The forests of Finland

Posted on 2 September 2011
Anyone who has flown into Helsinki will know it’s not a particularly large city. It’s also surrounded by forest on all sides, forest as far as the eye can see (except when the eye is looking at a lake). There are 188 000 lakes in Finland, which is a lot of lake. Although even this is not quite as impressive as knowing that 66% of the country is covered by beautiful green forests: forests full of spruce and pine trees, birds, butterflies, moose, reindeer and bears (among others). This is my kind of country, green and natural, where wildlife is allowed to survive relatively undisturbed in natural tracts of land, without fences. I wouldn’t have expected any of you to know these two wonderful facts, as until I climbed into the second (much smaller) propeller plane in Helsinki for my flight to Kajaani, I didn’t either.
When the din of the propellers finally died down, and I felt safe enough to gaze out the window, all I could see below the odd cloud cover was forest, lake, forest, and lake. It was magical, so much green. Our drive from the airport took just under two, hours, and when I wasn’t sleeping from exhaustion brought on by far insufficient sleep in the Arctic, I just stared out the window while our driver, and the owner of the lodge, Ari, told us about the bears. That was of course the sole reason for our trip to Finland, the chance to watch the European Brown Bears as they go about their business from the safety of a photographic hide.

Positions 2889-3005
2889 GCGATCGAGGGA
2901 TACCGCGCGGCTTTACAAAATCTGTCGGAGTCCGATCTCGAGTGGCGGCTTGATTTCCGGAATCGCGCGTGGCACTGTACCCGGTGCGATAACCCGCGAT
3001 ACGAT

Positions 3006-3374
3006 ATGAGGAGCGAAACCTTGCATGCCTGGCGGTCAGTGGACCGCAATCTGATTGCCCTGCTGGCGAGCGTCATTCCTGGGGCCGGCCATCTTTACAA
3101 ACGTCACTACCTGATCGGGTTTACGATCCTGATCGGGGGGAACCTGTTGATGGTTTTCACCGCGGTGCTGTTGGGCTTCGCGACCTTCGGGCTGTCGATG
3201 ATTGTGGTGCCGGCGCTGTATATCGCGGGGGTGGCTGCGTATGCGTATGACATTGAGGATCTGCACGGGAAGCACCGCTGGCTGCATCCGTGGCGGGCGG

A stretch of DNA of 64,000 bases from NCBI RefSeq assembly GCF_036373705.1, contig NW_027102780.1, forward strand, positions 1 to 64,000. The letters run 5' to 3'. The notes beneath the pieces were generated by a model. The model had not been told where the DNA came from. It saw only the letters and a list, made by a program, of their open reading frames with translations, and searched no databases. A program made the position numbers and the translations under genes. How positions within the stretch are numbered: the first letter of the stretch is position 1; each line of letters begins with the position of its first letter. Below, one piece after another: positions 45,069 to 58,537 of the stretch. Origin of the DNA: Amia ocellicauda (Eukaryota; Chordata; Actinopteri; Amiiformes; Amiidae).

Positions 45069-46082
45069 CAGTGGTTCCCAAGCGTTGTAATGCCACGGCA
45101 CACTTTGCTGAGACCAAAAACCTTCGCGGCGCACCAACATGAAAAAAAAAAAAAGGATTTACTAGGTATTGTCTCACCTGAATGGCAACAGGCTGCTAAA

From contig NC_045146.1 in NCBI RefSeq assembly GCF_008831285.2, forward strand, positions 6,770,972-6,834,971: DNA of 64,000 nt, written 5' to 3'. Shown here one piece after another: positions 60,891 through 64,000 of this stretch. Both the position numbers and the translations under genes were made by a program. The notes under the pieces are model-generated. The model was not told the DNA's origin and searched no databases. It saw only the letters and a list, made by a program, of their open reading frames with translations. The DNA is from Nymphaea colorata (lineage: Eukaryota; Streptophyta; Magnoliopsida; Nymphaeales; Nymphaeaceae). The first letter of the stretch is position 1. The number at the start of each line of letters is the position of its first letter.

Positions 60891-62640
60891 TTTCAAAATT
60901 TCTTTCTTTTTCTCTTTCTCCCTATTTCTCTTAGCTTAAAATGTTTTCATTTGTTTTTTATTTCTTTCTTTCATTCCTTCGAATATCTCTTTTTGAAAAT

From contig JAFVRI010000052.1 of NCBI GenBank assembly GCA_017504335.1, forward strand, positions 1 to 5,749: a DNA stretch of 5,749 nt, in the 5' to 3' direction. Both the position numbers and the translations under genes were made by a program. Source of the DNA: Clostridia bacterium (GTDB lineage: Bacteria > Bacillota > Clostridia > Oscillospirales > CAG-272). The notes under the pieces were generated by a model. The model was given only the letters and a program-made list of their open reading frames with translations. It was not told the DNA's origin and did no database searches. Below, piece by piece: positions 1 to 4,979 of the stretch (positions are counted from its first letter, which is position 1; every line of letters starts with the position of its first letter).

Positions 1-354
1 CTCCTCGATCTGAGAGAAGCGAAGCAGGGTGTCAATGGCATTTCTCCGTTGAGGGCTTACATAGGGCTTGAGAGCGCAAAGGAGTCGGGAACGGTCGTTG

The lodge itself was set deep in the Taiga Forest and was homely and family run. It is on the shore of a small lake, surrounded by trees, and about 2 kilometers from the Russian border. That first evening we basically collapsed into bed straight after dinner, dead to the world. The following day, we decided to take a walk to the border. I don’t think we got there, and I’m not entirely sure we headed in the correct direction, but we did enjoy spending some time in the forest, listening to the birds, watching butterflies and searching for berries.
That afternoon, we met our host at 4pm for dinner and an introduction to the hides. The hides are situated on the edge of a small lake, in a marsh, surrounded by (predictably) forest. The bears are very shy animals, as they are still hunted in Finland and Russia, although the border area is almost a “˜safe haven’ for them. In Finland at least, permits are very expensive, and not many fins can afford one. Then we started the march to the hide. I say “˜march’, as our guide was on a serious mission. Its just under a kilometer, and we must have covered that distance in max 10 minutes.
We were fortunate to have amazing weather, but this also means it was hot. 28 degrees hot most days. Marching as we were up and down little forest paths when the air is muggy and you’re carrying a good 20 kgs of camera equipment certainly didn’t help us keep cool! One problem with having the Arctic trip right before was that I had basically packed 2 t-shirts. In future, I would take a few more, especially in July during the Finnish summer!
The hides are about 1.7 metres wide, and 1.5 metres long. That included space for bunk beds, and there is  no toilet to speak of, just a bucket with a seat and lid (- a good reason not to need the loo!) The first night we were so hot, it took forever to cool down, mostly because we hadn’t been prepared. By the third night we had wet towels with us, and it was pleasant. You can choose your hides each night, depending on the view you want, and then you cannot leave between 5.30pm and 7am the following morning, for obvious reasons.